Over the course of translating the Bible, Tito decided that he wants to teach his birth language to Naso schoolchildren. Most days he works on growing oranges to sell in town, but Tito said he will come to classrooms and teach Naso if a teacher asks him to. Until he gets certified to teach, though, he won’t ever be paid to do so. Despite a promise to provide bilingual education to Panamanian school children living on reservations, the government has done little to follow through. Even if they did, Keener says in an average year Naso children likely only go to school 80 days out of the year.
The hydroelectric project might be the nail in the coffin. “The current king isn’t interested in the language,” said Tito, “He’s interested only in the hydroelectric dam.” However you look at it, a fractured community can’t keep a dying language breathing, and certainly not if the very figurehead of Naso culture is not interested in it.
Spanish is winning.
“That’s the language that kids want to learn because. It’s bound up in the image of the city, which for kids in the rural peripheries is so attractive. They have televisions and radios, so that gives them this little window into the larger world,” said Errington. Even Tito, who is the most gung-ho about the Naso language from within the community, doesn’t speak Spanish to his young daughters. Keener said that’s pretty common. “They think that if they don’t insist that their children speak Spanish, they won’t. They see it as a way up. If you speak Spanish, you do have more opportunities.” Ultimately, it all comes back to the kids. “Something happens,” said Errington, “It’s something in the heads of those kids. It’s not just a matter of the political, economic, or demographic stuff. Ultimately it has to be something about heads and hearts.” What’s in the hearts of those kids? It might be Dora. I think back to the birthday party, with the dozen kids running around, wearing Dora the Explorer birthday hats. I’m not sure what exactly is in their hearts, but I do know what was in their hands: a baseball bat. With the sounds of the jungle rain pouring down outside, they used it to beat a Dora the Explorer piñata to shreds.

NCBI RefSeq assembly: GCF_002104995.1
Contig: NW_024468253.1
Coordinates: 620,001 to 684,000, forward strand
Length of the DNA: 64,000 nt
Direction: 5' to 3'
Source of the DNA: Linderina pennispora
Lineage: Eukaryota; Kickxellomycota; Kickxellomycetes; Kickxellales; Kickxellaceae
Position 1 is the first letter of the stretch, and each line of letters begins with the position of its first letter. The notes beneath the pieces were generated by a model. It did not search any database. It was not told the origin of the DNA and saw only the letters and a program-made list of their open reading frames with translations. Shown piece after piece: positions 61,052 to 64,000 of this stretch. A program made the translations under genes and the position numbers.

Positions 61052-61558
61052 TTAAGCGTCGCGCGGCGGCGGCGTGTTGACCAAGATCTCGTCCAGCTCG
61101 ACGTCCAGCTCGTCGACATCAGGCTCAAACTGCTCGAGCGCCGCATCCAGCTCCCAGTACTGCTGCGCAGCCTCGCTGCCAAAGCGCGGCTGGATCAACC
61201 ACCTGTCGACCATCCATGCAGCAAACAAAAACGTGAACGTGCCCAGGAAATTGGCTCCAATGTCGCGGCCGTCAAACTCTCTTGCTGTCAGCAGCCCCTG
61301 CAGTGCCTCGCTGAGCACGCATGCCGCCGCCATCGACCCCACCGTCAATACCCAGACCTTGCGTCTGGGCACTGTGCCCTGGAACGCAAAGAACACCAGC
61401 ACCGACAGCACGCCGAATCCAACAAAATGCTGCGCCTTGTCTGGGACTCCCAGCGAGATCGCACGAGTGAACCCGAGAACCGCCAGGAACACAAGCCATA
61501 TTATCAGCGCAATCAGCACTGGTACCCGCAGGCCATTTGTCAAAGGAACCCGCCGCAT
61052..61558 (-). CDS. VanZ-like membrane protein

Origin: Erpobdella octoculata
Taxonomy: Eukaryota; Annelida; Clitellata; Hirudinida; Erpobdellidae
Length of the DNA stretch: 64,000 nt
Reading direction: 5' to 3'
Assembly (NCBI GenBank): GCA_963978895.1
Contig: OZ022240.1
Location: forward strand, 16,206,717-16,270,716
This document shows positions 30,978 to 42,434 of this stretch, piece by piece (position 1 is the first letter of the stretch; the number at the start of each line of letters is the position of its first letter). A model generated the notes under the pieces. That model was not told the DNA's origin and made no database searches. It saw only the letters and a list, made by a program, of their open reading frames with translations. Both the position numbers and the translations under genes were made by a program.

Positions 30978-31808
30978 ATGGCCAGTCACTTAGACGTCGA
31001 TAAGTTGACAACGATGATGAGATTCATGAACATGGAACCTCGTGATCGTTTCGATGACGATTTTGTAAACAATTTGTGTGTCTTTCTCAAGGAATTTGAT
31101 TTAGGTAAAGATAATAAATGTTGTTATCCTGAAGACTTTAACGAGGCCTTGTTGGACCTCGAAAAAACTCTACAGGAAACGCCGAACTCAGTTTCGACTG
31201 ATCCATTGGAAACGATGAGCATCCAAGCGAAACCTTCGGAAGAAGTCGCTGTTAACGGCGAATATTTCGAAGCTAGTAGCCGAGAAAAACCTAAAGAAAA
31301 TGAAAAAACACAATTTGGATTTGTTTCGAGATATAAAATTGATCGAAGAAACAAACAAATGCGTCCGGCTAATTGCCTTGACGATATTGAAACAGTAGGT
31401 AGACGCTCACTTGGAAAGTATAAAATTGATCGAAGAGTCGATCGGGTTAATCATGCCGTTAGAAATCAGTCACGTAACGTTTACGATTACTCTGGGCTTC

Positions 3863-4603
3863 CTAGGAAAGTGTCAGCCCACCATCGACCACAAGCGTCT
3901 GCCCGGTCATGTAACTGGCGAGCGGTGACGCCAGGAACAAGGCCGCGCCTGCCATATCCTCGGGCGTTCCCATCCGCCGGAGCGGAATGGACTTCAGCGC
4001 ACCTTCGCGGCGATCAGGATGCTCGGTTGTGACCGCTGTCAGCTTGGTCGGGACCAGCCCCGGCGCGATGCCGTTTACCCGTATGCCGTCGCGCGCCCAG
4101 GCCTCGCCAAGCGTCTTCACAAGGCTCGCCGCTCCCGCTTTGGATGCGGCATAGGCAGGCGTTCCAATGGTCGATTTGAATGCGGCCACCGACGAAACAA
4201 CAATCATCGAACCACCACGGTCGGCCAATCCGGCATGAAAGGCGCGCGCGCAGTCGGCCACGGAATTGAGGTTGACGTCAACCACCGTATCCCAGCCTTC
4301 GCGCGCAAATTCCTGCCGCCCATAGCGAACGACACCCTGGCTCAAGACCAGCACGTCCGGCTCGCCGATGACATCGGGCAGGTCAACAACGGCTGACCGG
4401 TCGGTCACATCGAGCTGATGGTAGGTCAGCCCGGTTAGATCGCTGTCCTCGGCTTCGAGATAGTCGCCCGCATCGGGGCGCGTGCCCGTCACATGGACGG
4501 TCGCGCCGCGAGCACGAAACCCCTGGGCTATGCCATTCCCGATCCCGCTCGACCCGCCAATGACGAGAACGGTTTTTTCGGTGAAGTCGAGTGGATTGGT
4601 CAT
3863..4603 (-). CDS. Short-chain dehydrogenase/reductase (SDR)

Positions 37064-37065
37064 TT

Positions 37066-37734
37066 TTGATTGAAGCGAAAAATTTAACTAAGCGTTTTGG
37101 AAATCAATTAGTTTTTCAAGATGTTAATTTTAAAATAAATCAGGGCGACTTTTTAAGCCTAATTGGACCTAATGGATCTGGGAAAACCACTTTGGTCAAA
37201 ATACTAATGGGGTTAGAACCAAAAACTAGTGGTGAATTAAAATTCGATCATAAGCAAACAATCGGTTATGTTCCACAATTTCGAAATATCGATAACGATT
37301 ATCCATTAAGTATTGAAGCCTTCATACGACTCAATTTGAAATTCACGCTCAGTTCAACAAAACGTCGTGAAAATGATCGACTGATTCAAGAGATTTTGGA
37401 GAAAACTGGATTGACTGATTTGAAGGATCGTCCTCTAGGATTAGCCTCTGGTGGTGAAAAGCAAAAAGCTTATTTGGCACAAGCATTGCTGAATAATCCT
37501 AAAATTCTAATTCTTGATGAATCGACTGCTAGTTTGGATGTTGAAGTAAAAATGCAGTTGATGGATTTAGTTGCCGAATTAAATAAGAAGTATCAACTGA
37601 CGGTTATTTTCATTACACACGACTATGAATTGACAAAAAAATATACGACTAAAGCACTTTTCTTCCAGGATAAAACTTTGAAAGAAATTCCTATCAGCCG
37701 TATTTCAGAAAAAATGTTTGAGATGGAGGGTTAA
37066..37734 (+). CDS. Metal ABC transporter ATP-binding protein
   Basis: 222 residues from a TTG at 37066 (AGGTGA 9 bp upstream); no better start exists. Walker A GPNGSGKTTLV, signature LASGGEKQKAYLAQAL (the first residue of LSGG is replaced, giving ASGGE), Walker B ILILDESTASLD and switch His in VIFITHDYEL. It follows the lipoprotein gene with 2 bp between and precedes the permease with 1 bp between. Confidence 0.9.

Rae Ellen Bichell ’12 is an Anthropology major in Davenport College. Contact her at firstname.lastname@example.org.